Hydrogen as an energy source for sustainable transport has great potential, but for use in the transport industry there is one big problem: the highly flammable gas in its pure form must be compressed and stored safely in order to be transported for use as a fuel.

Today, a breakthrough method developed by the CSIRO to transport hydrogen safely in the form of ammonia was tested in Pullenvale, Brisbane.

CSIRO Chief Executive Larry Marshall was one of the first to take a ride in the vehicles supplied by Toyota and Hyundai, both automakers who have invested considerable time and money in the development of fuel cell technology for cars.

CSIRO principal research scientist Michael Dolan said it was the first time, worldwide, that a hydrogen car had been powered by hydrogen derived from ammonia.

“It’s an important link in the hydrogen value chain that we think we’ve solved, so that will enable something much bigger,” Dolan told RE.

“We are effectively undoing the Haber-Bosch process [which has traditionally been used to transform hydrogen into ammonia], starting with hydrogen from a source, where you take nitrogen out of the air and make ammonia, which we think helps transport hydrogen over long distances and long time scales.”

“We extract hydrogen out of ammonia, and using our membrane we can extract it,” Dolan continues, explaining that as the process is a chemical one that can be fuelled by renewable electricity, it is considered a low-emissions process.

The CSIRO team working on the membrane technology that allows hydrogen fuel to be transported as ammonia.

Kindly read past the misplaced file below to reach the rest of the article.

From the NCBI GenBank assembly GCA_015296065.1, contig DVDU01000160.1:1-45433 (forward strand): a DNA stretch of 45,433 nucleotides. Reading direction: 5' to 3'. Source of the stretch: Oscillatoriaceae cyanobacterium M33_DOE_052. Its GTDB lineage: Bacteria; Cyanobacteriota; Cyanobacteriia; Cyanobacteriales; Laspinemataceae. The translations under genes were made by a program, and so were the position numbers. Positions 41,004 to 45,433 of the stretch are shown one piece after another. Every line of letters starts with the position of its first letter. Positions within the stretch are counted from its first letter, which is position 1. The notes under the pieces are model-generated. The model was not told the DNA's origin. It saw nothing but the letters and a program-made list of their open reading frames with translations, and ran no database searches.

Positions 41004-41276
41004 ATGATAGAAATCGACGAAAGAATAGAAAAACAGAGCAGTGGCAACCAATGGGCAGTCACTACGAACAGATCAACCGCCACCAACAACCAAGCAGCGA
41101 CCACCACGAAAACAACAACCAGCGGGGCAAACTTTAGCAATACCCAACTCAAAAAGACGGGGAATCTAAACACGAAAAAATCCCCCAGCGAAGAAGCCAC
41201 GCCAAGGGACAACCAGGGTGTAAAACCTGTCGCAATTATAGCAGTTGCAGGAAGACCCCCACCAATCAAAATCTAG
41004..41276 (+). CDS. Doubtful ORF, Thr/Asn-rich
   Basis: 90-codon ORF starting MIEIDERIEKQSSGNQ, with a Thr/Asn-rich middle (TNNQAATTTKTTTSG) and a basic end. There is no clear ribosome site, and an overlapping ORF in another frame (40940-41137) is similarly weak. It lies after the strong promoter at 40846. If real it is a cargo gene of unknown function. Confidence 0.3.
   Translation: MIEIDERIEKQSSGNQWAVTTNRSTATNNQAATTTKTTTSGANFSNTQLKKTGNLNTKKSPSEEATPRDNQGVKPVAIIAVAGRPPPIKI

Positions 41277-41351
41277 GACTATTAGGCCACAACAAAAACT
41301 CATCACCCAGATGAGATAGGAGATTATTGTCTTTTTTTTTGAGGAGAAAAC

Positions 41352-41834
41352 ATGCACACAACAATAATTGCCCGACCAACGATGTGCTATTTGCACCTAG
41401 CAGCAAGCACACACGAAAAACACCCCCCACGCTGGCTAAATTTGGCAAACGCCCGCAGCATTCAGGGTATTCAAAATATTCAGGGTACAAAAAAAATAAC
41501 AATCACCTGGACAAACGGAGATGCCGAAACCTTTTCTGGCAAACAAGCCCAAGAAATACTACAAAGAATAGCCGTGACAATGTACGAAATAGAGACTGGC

The CSIRO team working on the membrane technology that allows hydrogen fuel to be transported as ammonia. Source: CSIRO

Ammonia stores almost twice as much energy than liquid hydrogen and is easier to ship and distribute, opening up possibilities for an export market.

Marshall says it’s a great opportunity for Australia.

“This is a watershed moment for energy,“ he says. “We look forward to applying CSIRO innovation to enable this exciting renewably-sourced fuel and energy storage medium a smoother path to market.”

The project was supported by BOC which is a member of The Linde Group, one of the world’s largest gas and engineering companies.

Their contribution to the $3.4 million project included over $100,000 in-kind gas products and equipment as well as technical expertise.

BOC Sales and Marketing Director Bruce Currie expressed their congratulations to the CSIRO team, saying, “BOC’s innovative engineering team are proud to be collaborating with CSIRO researchers on this technology breakthrough, as we focus on advancing the hydrogen economy and global transition towards clean hydrogen for mobility and energy.”

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